Government officials including Prime Minister Hun Sen made their strongest commitments yet to major donors to end illegal logging, an environmental watchdog reported Thursday from Tokyo’s Consultative Group meeting.
But in a later session, at least one official appeared evasive in responding to donor questions about the crackdown, the London-based Global Witness said.
“If they do what they say they’ll do, then there is real hope for Cambodia’s forests and hopefully the international community will be impressed,” Simon Taylor, a Global Witness director, said in a statement issued Thursday night. “But if they fail to deliver this time then they are going to lose donor support for sure.”
In an opening speech Thursday morning to donors, Hun Sen said that he had taken a “personal interest” in stopping illegal logging and “am charging all my ministers and military officials to pay maximum attention.”
Later that morning, as Hun Sen was handed a copy of a Global Witness report, Taylor recounted by telephone from Tokyo that Hun Sen seemed to ask for three months to put the country’s forests in order. That would correspond to an informal directive Hun Sen made last month to new commander-in-chief Ke Kim Yan to end illegal logging by any means “within three months, at the longest.”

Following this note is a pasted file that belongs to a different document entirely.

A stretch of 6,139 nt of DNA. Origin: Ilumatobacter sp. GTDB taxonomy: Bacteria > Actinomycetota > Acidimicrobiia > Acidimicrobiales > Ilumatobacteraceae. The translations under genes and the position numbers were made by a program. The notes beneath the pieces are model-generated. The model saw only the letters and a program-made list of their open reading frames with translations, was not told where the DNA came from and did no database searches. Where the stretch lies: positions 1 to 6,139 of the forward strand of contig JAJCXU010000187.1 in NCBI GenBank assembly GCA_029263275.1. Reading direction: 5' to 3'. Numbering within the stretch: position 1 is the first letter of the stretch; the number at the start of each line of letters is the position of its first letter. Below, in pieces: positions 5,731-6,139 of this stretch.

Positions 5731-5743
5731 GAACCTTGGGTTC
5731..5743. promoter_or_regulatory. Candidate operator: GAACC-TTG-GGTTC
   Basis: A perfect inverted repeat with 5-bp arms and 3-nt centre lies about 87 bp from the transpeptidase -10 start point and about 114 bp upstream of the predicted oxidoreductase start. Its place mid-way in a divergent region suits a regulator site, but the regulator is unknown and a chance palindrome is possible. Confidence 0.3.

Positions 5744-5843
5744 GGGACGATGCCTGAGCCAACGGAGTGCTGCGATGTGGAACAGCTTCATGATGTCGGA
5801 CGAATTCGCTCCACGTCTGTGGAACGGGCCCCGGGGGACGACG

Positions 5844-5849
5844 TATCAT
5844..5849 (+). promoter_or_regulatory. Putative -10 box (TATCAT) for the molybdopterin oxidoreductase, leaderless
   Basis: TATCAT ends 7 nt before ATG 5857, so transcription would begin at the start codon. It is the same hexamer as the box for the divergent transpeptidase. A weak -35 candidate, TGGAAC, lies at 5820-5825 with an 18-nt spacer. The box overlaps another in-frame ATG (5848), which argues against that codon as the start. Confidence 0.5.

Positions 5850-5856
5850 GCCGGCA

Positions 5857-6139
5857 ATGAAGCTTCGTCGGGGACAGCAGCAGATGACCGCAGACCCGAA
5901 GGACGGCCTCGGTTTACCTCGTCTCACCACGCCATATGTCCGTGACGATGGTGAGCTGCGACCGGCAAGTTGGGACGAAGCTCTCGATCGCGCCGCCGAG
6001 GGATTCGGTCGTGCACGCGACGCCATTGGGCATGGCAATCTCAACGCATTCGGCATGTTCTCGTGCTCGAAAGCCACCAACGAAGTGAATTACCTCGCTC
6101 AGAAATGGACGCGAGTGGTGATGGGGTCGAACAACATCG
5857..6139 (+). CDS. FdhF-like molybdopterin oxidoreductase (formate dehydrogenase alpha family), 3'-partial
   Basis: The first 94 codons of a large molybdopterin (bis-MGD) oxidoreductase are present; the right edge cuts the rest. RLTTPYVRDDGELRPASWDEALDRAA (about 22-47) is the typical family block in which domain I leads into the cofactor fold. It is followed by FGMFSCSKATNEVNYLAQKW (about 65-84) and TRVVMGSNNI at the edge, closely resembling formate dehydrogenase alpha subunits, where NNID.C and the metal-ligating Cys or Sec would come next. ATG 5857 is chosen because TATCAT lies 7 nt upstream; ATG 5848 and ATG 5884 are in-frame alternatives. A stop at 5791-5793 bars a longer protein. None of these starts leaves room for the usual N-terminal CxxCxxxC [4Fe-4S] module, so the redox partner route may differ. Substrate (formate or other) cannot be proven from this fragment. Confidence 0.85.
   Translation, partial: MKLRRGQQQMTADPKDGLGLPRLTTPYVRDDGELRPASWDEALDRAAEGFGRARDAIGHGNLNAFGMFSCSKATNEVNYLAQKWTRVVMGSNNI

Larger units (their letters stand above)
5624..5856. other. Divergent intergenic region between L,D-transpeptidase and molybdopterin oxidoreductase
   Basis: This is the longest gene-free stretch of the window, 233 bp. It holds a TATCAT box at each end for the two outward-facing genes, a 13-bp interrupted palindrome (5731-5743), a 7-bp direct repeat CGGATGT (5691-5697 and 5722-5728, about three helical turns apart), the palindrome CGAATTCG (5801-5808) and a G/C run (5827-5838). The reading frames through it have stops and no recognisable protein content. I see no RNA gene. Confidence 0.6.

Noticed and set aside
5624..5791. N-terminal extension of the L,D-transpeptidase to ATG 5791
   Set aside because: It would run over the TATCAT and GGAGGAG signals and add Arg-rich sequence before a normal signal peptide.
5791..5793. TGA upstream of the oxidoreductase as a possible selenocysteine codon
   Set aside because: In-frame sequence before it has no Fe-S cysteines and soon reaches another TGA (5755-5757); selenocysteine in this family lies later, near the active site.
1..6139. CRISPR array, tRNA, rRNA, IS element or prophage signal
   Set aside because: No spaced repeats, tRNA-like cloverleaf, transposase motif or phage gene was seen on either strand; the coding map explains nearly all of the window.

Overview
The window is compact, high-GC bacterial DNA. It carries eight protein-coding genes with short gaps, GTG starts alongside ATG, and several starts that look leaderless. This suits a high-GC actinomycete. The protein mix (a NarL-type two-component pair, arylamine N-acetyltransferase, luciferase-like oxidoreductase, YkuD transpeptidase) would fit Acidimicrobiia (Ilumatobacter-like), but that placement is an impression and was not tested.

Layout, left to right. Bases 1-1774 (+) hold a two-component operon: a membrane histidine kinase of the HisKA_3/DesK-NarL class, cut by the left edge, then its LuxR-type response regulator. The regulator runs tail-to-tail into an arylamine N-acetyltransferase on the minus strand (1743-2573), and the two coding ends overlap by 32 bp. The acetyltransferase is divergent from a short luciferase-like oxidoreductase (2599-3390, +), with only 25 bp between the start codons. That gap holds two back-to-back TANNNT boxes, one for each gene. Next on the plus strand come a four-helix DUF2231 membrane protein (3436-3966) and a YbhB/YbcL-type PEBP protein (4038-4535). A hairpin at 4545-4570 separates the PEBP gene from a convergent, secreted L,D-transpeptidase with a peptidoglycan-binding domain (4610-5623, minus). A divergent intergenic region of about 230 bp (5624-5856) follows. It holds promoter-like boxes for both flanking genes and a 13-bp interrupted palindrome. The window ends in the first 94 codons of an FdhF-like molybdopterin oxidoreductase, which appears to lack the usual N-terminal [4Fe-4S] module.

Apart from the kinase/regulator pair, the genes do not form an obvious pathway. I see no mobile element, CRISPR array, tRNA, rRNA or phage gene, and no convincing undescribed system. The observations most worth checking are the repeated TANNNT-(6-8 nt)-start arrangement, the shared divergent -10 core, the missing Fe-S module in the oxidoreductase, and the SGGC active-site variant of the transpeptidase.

Experts say the key question is if Hun Sen or Ke Kim Yan have the power to stop an illegal logging industry many say is controlled by powerful military and police interests across the nation.
Global Witness said of particular importance Thursday was a statement by Agriculture Secretary of State Chan Tong Yves about plans to cancel more concessions and reactivate a national steering committee on forestry. Twelve contracts covering more than 2 million hectares of land already have been canceled, according to the government.
But Patrick Alley, another Global Witness director, said by telephone Thursday evening from Tokyo that Sok An, the minister of the Council of Ministers, seemed “particularly evasive” later in the day when questioned by donors about how Cambodia will crack down on current, illegally-operating concessions.
“This does not bode well,” Alley said in the Thursday statement. “Furthermore, we know that many of the concessions already canceled were economically unviable, and some were already completely logged out.”
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